Anfiteatro romano di Lecce
Located in the heart of Lecce, in Piazza St. Oronzo, the Roman Amphitheatre bears witness to the degree of importance achieved by the ancient city of Lupiae during the Roman Empire. Discovered in the early twentieth century, about a third of the original structure is now visible, showing part of the arena and cavea, while the remaining portion is hidden below the surrounding square and the buildings facing it.
The monument, already located at the end of the nineteenth century thanks to occasional discoveries, was partially excavated at the beginning of the twentieth century, as part of the radical remodelling of the centre of Lecce, which included the demolition of the buildings known as the Isola del Governatore to make space for the construction of the Bank of Italy building. The archaeological excavations, started in 1900 by the archaeologist Cosimo De Giorgi and continued until 1940, have allowed the city to reclaim the part of the Amphitheatre visible today.
The precise dating of the structure, used for gladiatorial combat and live hunting displays, is still debated today, but the most accredited hypothesis dates the original structure to the age of Augustus. Later restorations and improvements, including the building of the portico in summa cavea, would have been carried out during the reign of Hadrian.
During the Early Middle Ages the remains of the Amphitheatre were probably reused as part of the city’s fortifications. At least from the 11th century on, the arena’s decorative elements began to be dismantled, as we can see from the chalice capitals reused in the crypt of the Cathedral of Otranto. Between the end of the fifteenth and the beginning of the sixteenth century, the remaining visible masonry structures were reused in the foundations of the Isola del Governatore complex, making the original remains invisible.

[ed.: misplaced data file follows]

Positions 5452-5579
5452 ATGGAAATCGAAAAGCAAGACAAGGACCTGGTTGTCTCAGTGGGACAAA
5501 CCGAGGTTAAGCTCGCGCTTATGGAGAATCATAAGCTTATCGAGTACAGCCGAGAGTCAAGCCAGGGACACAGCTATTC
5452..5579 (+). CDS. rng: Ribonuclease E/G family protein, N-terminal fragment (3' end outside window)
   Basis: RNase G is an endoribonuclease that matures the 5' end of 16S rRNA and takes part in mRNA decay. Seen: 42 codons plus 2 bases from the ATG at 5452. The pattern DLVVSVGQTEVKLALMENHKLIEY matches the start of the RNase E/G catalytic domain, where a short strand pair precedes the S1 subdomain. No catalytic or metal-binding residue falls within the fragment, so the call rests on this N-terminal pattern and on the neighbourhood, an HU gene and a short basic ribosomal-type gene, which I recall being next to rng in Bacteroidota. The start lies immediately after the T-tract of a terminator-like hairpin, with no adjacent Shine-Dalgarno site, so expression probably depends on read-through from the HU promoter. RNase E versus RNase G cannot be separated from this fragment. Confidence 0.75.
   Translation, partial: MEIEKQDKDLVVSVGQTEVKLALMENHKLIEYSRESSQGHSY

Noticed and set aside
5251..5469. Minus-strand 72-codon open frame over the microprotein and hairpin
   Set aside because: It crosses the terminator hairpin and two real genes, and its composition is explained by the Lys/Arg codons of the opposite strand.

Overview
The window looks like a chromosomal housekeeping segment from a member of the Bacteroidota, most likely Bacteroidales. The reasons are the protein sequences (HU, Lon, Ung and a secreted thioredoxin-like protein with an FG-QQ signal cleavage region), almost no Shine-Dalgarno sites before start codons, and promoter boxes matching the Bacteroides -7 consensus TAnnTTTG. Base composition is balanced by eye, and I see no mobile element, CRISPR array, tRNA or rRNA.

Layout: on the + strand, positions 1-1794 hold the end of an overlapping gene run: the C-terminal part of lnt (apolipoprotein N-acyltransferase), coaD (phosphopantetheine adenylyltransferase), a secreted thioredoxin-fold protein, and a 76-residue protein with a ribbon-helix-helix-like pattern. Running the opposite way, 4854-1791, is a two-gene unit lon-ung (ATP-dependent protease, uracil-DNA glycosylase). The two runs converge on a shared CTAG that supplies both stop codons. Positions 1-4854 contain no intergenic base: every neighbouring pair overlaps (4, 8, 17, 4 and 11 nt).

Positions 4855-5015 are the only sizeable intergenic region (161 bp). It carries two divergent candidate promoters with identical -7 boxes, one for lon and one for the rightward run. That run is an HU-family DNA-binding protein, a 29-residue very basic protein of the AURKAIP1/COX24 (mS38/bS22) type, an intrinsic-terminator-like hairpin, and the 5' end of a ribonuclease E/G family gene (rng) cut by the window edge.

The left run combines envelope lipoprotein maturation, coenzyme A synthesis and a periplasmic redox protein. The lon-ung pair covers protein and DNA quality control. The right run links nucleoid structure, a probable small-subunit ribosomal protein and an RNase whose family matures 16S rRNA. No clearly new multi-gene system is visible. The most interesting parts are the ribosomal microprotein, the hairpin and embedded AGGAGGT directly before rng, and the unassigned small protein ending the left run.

On February 1st 1906, the day after its rediscovery, the Amphitheatre was registered in the list of Italian buildings declared as “National Monuments”.
The Amphitheatre, an elliptical circus structure, measuring a total of 102 x 82 metres, was able to accommodate between 12,000 and 14,000 people. The structure is partly built in square blocks and cement, and partly excavated to fully exploit the mass of Lecce stone beneath to support the stepped seating, thus creating the arena, the lower ambulatory and the radial tunnels.
The structure’s ground plan was divided into four sectors marked by four entrances that corresponded with the four main axes. At the level of the media cavea, access leads to the various sectors through a system of connecting stairs.
The outer wall originally consisted of 68 arches, of which 28 pillars remain. The perimeter gallery on the second floor was probably surmounted by a portico, attributable to the Hadrianic phase, which is assumed to be the origin of various fragments of architectural decoration in Pentelic marble found in the coverings.
The podium must also have been covered with marble slabs, while a continuous relief with venationes (hunting scenes) ran along the balteus, the parapet of the arena.
The lower ambulatory contains the marble elements that constituted the crowning elements of the balteus: the continuous frieze, partially recomposed during restoration, presented a series of bas-reliefs with hunting scenes, fights between animals and combats scenes between bestiarii (beast fighters) and animals.
Ministry of Cultural Heritage and Activities
Director: Giuseppe Muci
+39 080 5285210